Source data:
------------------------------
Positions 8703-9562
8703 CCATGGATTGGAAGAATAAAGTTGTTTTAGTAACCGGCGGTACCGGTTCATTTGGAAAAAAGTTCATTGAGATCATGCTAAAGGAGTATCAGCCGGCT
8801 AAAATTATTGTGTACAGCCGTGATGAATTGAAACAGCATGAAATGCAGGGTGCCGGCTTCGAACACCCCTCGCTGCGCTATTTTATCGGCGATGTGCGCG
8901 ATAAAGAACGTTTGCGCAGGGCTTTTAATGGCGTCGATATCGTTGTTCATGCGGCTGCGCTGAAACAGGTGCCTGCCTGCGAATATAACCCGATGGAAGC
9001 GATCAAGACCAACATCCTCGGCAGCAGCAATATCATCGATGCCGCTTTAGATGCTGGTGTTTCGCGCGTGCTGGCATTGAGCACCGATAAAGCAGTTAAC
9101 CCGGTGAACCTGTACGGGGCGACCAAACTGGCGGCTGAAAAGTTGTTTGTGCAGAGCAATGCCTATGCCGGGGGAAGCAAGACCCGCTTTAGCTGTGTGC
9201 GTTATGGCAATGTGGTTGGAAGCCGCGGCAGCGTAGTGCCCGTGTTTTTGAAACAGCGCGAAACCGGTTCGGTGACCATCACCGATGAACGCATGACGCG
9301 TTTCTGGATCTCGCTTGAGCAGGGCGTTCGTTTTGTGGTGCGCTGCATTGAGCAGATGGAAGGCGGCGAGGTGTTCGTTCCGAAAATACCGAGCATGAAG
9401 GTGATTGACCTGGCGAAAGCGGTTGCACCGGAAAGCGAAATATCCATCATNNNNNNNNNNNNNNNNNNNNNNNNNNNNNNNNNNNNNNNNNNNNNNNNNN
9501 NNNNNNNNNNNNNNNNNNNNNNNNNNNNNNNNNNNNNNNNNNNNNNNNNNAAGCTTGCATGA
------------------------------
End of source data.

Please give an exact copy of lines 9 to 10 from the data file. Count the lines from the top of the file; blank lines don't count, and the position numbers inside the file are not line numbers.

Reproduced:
9401 GTGATTGACCTGGCGAAAGCGGTTGCACCGGAAAGCGAAATATCCATCATNNNNNNNNNNNNNNNNNNNNNNNNNNNNNNNNNNNNNNNNNNNNNNNNNN
9501 NNNNNNNNNNNNNNNNNNNNNNNNNNNNNNNNNNNNNNNNNNNNNNNNNNAAGCTTGCATGA